Two for Tuesday: One really long poem by Mahmoud Darwish
“My privacy is what
doesn’t lead to me, and it isn’t a dream
of death.” ~ Mahmoud Darwish from “Tuesday and the Weather is Clear”
Click here to read the poem in its entirety.
Tuesday and the Weather is Clear (Selected Passages)
Tuesday, clear weather, I walk on a side road
covered by a ceiling of chestnut trees, I walk lightly
as if I have evaporated from my body, as if I have
a meeting with one of the poems. Distracted,
I look at my watch and flip through the pages
of faraway clouds in which the sky inscribes
higher notions. I turn matters of my heart over
to walnut trees: vacancies, without electricity,
like a small hut on a seashore. Faster, slower, faster
I walk. I stare at the billboards on either side
but don’t memorize the words. I hum
a slow melody as the unemployed do:
“The river runs like a colt to his fate / the sea, and the birds
snatch love from the shoulder of the river.”
I obsess and whisper to myself: Live
your tomorrow now. No matter how long you live you won’t
reach tomorrow… tomorrow has no land… and dream
slowly… no matter how often you dream you’ll realize
the butterfly didn’t burn to illuminate you.
Light-footed I walk and look around me
hoping to see a simile between the adjectives of my self
and the willows of this space. But I discern
nothing that points to me.
If the canary doesn’t sing
to you, my friend… know that
you are the warden of your prison,
if the canary doesn’t sing to you.
There is no land as narrow as a pot for roses
like your land… and no land is as wide
as a book like your land… and your vision
is your exile in a world where shadow
has no identity or gravity.
You walk as if you were another.
I walk lightly and grow older by ten minutes,
by twenty, sixty, I walk and life diminishes
in me gently as a slight cough does.
I think: What if I lingered, what
if I stopped? Would I stop time?
Would I bewilder death? I mock the notion
and ask myself: Where do I walk to
composed as an ostrich?
I forget as I remember, or I remember that I forgot.
But I remember today,
and the weather is clear.
And I walk on a street that doesn’t lead
to a goal. Maybe my steps would guide me
to an empty bench in the garden, or
to an idea about the loss of truth between the aesthetic
and the real.
Do I resemble the ancient
pastoral poet who the stars crowned as king of the night…
the one who renounced his throne when the stars
sent him as a shepherd for clouds?
I walk as if I have a rendezvous…
maybe my steps would guide me to an empty bench
in the garden, or to an idea about the loss of truth
between the imaginary and the real.
Was he the one I was
or was I the one I wasn’t?
She asks: Why do the clouds scratch the treetops?
I say: For one leg to cling to another beneath the drizzle.
– Why does a frightened cat stare at me?
– For you to put an end to the storm.
– Why does the stranger long for his yesterday?
– For poetry to depend on itself.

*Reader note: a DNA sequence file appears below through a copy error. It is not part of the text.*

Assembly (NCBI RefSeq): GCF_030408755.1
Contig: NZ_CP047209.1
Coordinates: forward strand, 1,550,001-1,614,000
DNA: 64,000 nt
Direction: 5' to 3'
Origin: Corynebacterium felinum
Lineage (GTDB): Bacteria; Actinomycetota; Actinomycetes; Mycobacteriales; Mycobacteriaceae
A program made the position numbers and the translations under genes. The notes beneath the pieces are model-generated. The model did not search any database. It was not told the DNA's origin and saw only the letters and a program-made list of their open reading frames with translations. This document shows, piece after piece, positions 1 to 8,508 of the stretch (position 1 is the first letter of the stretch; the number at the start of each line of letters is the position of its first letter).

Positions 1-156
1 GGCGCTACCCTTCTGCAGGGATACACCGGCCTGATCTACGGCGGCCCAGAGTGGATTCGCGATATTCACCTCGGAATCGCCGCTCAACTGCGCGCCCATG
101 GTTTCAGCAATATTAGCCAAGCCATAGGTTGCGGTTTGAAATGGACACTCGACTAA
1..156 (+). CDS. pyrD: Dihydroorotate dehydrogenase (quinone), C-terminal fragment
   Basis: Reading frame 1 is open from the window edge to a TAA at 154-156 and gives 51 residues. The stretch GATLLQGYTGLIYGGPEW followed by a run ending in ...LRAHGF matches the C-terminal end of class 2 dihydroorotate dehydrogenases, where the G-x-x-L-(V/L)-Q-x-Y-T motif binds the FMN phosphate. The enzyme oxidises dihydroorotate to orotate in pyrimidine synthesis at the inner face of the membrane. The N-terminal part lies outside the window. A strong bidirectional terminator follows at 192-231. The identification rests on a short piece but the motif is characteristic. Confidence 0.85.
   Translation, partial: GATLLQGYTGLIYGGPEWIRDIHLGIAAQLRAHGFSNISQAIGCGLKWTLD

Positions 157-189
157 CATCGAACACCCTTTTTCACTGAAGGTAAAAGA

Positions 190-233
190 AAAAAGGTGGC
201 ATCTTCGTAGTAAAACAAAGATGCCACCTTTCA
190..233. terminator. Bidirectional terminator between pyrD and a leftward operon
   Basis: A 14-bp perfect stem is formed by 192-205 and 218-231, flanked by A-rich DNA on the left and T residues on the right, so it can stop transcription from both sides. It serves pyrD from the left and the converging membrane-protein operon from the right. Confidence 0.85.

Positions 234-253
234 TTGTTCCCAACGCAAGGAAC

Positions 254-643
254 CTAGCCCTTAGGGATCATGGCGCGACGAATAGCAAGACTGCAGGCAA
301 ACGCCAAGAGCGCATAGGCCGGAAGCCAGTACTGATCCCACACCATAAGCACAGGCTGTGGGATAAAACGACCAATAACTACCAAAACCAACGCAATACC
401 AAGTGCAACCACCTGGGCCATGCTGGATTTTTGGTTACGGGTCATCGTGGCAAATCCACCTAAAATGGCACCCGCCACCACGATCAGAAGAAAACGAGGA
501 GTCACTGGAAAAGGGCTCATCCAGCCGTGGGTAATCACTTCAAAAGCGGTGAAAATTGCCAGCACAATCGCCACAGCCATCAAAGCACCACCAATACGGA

– Why does the sky become ashen at twilight?
– Because you didn’t water the flowers in the pot.
– Why do you exaggerate your satire?
– For song to eat a bit of bread every now and then.
– Why do we love then walk on empty roads?
– To conquer the plentitude of death with less death and escape the abyss.
– Why did I dream I saw a sparrow in my hand?
– Because you’re in need of someone.
– Why do you remind me of a tomorrow I do not see you in?
– You’re one of eternity’s features.
– You will walk alone to the tunnel of night when I’m gone.
– I will walk alone to the tunnel of night when you’re gone
…and I walk, heavy as if I have an appointment with one of the defeats.
I walk, and a poet within me readies himself for his eternal rest
in a London night: My friend on the road to Syria,
we haven’t reached Syria yet, don’t hurry, don’t make the jasmine
a bereaved mother, or test me with an elegy:
how do I lift the poem’s burden off you and me?
The poem of those who don’t love describing fog
is his poem.
The coat of the clouds over the church
is his coat.
The secret of two hearts seeking Barada
is his secret.
The palm tree of the Sumerian woman, mother of song,
is his tree.
And the keys of Cordoba in the south of mist
are his keys.
He doesn’t append his poems with his name,
the little girl knows him
if she feels the pinpricks
and the salt in her blood.
He, like me, is haunted by his heart,
and I, like him, don’t append my will to my name.
And the wind knows my family’s new address
on the slopes of an abyss
in the south of the Distant.
The night became tranquil and complete, I woke up
as a flower and breathed by the garden fence.
I said to myself: I am witness that I’m still alive
even if from afar. And that I dreamt about the one who had been
dreaming, like me, I dreamt he was me and not another…
and that my day, Tuesday, was long and spacious,
and that my night was brief like a short act appended
to a play after the curtains had come down.
Still I won’t harm anyone
if I add: It was a beautiful day,
like a true love story aboard an express train.
If the canary doesn’t sing,
blame only yourself.
If the canary doesn’t sing
to you, my friend,
then sing to it… sing to it.
Translated by Fady Joudah
Music by Tom Odell, “I Think it’s Going to Rain Today”